100 gecs have invited their friends round, given them an arsenal of power tools – everything from screamo, glitchcore and bubble-gum pop – doused their debut album, ‘1000 gecs’ in lighter fluid, struck a match, and said, “Do you worst.” But in the true, anarchic spirit of Laura Les and Dylan Brady, the lines between ‘best’ and ‘worst’ are one and the same. Their remix album, ‘100 gecs and the Tree of Clues’ is an intoxicating reimagining of the record that caused the world to have a collective meltdown. Artists (both URL and IRL) have been tempted to commit the ultimate cardinal sin. After all, the devil works hard, but 100 gecs work harder.
These remixes will have you hovering over your playlists, wondering which individual vibe this 19-track album would fit with. While 100 gecs usually laugh in the face of colour-by-number pop, always scrawling out of the lines and making the sky red and the grass blue – just because they thought it would look kinda neat that way – ‘100 gecs and the Tree of Clues’ is, surprisingly, their most palatable output yet.
Like the union of pineapple on pizza, while many would never think of it, 100 gecs and hip-hop do, in fact, belong. Experimental rap ensemble Injury Reserve’s remix of ‘745 Sticky’ show their teeth with their vocals that snarl like a rusty switchblade, switching up their flow and gripping onto your pressure points. It’s a total body slam, proving that you can still score a TKO without needing ear-bleeding bass drops. Lil West and Tony Velour’s reinvention of “gecgecgec” is a trap-meets-dubstep wonder, which, interspliced with a strong rhythmic guitar section, is ridiculously smooth on the ears. (Bet you never thought the word “smooth” and 100 gecs would ever make it onto the same page together.)
100 gecs have a way of resurrecting all your teenage fleeting phases. Enter: Fall Out Boy. The pop-punk progenitors revamped ‘hand crushed by a mallet’. It will blow your mind. Patrick Stump’s livewire vocals, combined with muscular basslines and trashing electric guitars sees the worlds of past, present and future fuse together in holy matrimony.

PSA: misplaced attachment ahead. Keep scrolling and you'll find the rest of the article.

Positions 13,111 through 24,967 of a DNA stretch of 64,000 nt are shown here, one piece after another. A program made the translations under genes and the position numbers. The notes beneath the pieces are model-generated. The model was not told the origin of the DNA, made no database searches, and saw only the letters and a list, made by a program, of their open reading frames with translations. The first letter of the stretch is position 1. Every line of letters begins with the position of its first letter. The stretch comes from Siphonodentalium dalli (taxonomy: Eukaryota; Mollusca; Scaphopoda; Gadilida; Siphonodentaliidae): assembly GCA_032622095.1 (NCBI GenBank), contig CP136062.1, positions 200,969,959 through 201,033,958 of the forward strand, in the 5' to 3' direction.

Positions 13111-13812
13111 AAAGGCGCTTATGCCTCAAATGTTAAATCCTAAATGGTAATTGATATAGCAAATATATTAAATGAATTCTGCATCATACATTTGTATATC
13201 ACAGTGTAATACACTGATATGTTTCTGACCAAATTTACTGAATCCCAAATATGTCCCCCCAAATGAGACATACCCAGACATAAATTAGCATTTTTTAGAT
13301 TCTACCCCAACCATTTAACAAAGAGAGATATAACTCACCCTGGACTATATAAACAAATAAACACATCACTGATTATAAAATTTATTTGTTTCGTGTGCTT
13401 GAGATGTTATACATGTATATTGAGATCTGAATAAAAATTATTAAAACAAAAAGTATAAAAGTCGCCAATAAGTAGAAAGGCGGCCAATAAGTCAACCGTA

The only predictable move 100 gecs make is enlisting their pop futurist counterparts PC Music to join in on the fun. A.G Cook, Charli XCX, Hannah Diamond, GFOTY, umru, Tommy Cash, Kero Kero Bonito and Danny L Harle *gasps for breath* have their fingerprints all over ‘100 gecs and the Tree of Clues’. The industrialist grooves of long-time collaborator umru revolutionise ‘ringtone’, and Charli XCX reigns the same track all the way back to the bubble-gum pop scene. Meanwhile, Hannah Diamond and Tommy Cash have their wicked way with “xXXi_wud_nvstøp_ÜXXx” – it will be the only song you want next time you’re ready to let loose on the dance machine.
READ MORE: 100 GECS INTERVIEWED
To their credit, 100gecs have a pay-it-forward mindset. On this remix album, they’re offering a hand up to barely-known producers and artists and pushing them right to the front. You wouldn’t expect it, but the contributions of 99jakes, nothankyou and Ricco Harver are the most fierce of all, in true 100 gecs tradition. 99jakes makes a foray into trance, Ricco Harver puts ‘800db cloud’ through the shredder, and then the hype machine, and nothankyou straight up mutilates ‘xXXi_wud_nvstøp_ÜXXx’ in the best possible way.
But the real treats on this album, they save ‘til last. Patient, dedicated fans are rewarded, finally, with the release of ‘came to my show’ and ‘toothless’. The two tracks have been staples of their live shows and Minecraft Festival setlists, becoming the unicorns of the 100 gecs universe. The two tracks are, perhaps, their most pop-driven; both sugar-coated to make some of the bitter tastes on this album easier to swallow.
‘came to my show’ is a Windows XP twinkling, pop-driven confection, but it’s the Marshmello-sampling ‘toothless’ which is the jewel in their crown. From months of hounding it down, listening to ads on SoundCloud and YouTube just to get to it, fans may miss the pitched-up, blown-out version they’re used to. That drop, which tricks you into thinking you’ve died and seen the light, is somehow a little anticlimactic. It’s not quite the same high you’ve come to love.
But overall, Laura Les said it best in our interview: “I hope people listen to it, and they’re like, ‘This shit is fucking amazing!’ That’s what I want them to say, the first second into it. I want them to be like, ‘Wow, they took the best album ever and they did the best possible things that they could have to it. They got the best possible people, and everything came together, and this is a 10/10 – my favourite album.” Though unfortunately, as Dylan Brady hoped, it is not quite on par with ‘Dark Side of The Moon’, but it’s damn close.